Neuroinflammation (inflammation in brain) has been known to play an important role in the development of dengue virus disease. Recently, studies from both clinical and experimental models suggest the involvement of neuroinflammation in dengue viral disease. Studies in clinical setup demonstrated that, microglial cells are actively involved in the patients having dengue virus infection, showing involvement of innate immune response in neuroinflammation. It was further proved that, clinical isolates of dengue-2 virus were able to initiate the pathologic response when injected in the mice brain. Natural killer cells were also found to play a crucial role to activate adaptive immune response. Notably, CXCL10/IFN-inducible protein 10 and CXCR3 are involved in dengue virus-mediated pathogenesis and play an important role in the development of dengue virus-mediated paralysis. In a latest report, it was seen that intracranial injection of dengue virus increases the CD8+ T-cell infiltration in brain, showing an important mechanism of neuroinflammation during the dengue virus infection. A similar study has described that, when DENV-3 is injected into the mice, it enhances the infiltration of CD8+ and CD4+ T cells as well as neutrophils. Cells immune-reactive against NS3 antigen were found throughout the brain. In conclusion, we focus on the various molecular mechanisms which contribute to the basic understanding about the role of neuroinflammation in dengue fever. These mechanisms will help in better understanding dengue pathophysiology and thus help in the development of possible therapeutics.
In the recent decades, dengue virus infection has become a major health problem globally. There are generally four main types of dengue virus serotypes [1, 2]. Dengue infections in general are caused to the host by Aedes aegypti and Aedes albopictus mosquitoes [3, 4]. Dengue virus comes under the flaviviridae family and is very similar to yellow fever, Japanese encephalitis virus, and St. Louis and West Nile viruses . In fact, infection from one kind of serotype allowing patients a lifelong protection from the same or homologous serotype is no longer true . It is important to note that this protection is not a protection from other serotypes . The second-time infection with the other serotype of the primary infection results in very severe complications [8, 9]. In fact, antibodies generated in the primary infection lead towards severe complication in the secondary infections . The progress in the development of the vaccine has been unsuccessful only due to the limited knowledge of the immune response against dengue virus . Dengue virus envelop is basically made up of lipid and contains a single-positive stranded RNA as a genome [11, 12]. The dengue gene encodes a big protein precursor of approximately 3,400 amino acids long. This big precursor protein is subsequently post-translationally modified by virus-encoded protease NS2B/NS3 and host cell signalases to produce seven non-structural and three structural proteins . These three structural proteins, core, pre-membrane, and envelope are involved in the virus particle assembly, while seven non-structural proteins, i.e., NS1 to NS5, are believed to play an important role in the viral RNA replication and host immune responses . It is now accepted that immune system is activated by these nonstructural virus particles that play an important role in the development of neuroinflammation in dengue fever .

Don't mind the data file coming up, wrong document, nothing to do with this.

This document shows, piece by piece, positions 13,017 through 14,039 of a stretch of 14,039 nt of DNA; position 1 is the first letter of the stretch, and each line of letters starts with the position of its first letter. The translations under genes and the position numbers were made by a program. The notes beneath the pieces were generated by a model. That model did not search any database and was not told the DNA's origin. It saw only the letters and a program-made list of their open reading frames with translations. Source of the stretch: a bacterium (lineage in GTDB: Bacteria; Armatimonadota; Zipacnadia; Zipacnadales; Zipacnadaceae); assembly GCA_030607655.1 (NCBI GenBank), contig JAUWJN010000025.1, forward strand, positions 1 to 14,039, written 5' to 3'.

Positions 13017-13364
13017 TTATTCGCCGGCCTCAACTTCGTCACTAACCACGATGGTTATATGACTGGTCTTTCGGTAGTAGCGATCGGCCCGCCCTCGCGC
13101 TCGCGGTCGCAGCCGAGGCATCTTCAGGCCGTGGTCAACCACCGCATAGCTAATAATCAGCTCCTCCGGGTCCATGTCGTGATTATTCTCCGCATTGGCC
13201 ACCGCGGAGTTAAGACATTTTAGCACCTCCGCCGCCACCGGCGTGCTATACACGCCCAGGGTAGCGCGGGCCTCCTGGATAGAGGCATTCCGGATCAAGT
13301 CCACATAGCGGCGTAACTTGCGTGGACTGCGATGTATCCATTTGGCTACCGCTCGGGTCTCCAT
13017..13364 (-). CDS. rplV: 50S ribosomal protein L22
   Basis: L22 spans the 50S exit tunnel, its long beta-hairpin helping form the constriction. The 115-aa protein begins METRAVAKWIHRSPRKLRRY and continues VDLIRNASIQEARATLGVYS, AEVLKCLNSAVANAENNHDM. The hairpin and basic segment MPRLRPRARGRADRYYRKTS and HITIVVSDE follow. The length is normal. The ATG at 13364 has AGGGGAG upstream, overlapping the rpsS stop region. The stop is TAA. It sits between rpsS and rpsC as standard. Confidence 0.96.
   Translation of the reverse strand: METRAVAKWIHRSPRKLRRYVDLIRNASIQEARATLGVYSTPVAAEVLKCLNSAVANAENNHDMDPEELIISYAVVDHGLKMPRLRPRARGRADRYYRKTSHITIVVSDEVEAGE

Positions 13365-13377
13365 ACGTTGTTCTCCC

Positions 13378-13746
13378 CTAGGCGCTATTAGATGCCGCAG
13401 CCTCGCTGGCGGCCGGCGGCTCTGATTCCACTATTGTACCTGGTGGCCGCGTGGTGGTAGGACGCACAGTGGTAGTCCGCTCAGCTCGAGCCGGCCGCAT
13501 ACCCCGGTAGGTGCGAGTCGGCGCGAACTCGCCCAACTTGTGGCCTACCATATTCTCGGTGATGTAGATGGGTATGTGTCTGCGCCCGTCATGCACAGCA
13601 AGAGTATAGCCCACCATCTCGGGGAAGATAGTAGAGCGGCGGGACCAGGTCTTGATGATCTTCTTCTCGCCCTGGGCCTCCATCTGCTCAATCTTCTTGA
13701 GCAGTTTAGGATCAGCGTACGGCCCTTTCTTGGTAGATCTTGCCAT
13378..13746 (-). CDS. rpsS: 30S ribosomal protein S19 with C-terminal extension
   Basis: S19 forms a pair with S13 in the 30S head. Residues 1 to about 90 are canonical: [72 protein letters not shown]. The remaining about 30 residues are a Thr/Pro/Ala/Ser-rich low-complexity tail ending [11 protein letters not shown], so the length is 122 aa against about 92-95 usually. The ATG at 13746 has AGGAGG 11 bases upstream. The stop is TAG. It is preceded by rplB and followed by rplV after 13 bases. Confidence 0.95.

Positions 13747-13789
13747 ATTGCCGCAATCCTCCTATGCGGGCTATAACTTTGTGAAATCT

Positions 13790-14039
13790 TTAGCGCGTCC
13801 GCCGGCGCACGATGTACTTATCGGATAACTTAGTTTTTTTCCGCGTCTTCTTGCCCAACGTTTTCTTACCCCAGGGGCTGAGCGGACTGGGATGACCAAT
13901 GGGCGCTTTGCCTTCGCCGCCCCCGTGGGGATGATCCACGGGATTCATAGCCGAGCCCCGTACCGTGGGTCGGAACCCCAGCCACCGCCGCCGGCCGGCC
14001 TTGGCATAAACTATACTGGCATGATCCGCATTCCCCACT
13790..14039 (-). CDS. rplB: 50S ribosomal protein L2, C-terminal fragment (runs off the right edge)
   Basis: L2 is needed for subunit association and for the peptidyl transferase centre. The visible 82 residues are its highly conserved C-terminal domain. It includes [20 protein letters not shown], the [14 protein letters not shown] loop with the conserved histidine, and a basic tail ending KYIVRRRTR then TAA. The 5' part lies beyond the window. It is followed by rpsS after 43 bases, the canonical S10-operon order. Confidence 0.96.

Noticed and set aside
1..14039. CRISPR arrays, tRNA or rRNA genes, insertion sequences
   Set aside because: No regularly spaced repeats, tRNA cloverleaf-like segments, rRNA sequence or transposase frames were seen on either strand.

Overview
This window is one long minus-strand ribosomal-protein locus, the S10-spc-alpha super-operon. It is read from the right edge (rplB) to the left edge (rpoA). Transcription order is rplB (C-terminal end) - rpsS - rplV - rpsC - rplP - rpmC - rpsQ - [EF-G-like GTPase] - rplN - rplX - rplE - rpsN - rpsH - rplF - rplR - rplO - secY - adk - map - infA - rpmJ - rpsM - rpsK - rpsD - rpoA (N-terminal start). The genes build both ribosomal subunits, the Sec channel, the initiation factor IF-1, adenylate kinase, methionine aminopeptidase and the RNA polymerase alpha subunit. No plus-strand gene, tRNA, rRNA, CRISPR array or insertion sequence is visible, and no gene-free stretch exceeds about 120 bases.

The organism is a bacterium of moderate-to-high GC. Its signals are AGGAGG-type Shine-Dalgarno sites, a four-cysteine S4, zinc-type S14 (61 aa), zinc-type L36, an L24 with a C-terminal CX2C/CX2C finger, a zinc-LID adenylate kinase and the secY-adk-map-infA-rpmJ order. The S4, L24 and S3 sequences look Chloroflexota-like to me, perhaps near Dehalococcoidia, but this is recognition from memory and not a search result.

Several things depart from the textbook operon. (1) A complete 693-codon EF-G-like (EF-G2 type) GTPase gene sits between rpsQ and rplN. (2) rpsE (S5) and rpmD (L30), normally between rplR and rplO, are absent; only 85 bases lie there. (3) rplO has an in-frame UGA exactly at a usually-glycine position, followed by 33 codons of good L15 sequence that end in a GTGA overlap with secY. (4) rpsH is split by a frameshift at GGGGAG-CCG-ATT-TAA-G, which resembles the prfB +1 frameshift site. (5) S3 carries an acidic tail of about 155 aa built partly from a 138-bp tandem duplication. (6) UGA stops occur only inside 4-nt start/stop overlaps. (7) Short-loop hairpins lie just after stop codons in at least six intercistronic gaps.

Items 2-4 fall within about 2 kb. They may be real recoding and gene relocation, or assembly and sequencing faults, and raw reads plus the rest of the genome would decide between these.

The traditional classification of the World Health Organization (WHO) of dengue fever is still practiced, which includes two major parts, the dengue fever and dengue hemorrhagic fever/dengue shock syndrome . Recent studies have suggested that these play a huge role in inflammation-associated neurodegeneration . It was evident that pro-inflammatory cytokines and chemokines were elevated in dengue fever patients . The mediators of inflammation were found upregulated with severe dengue disease . Therefore, it can be speculated that peripheral inflammation might be initiating the inflammatory cascade in the brain and be responsible for inflammation-associated responses.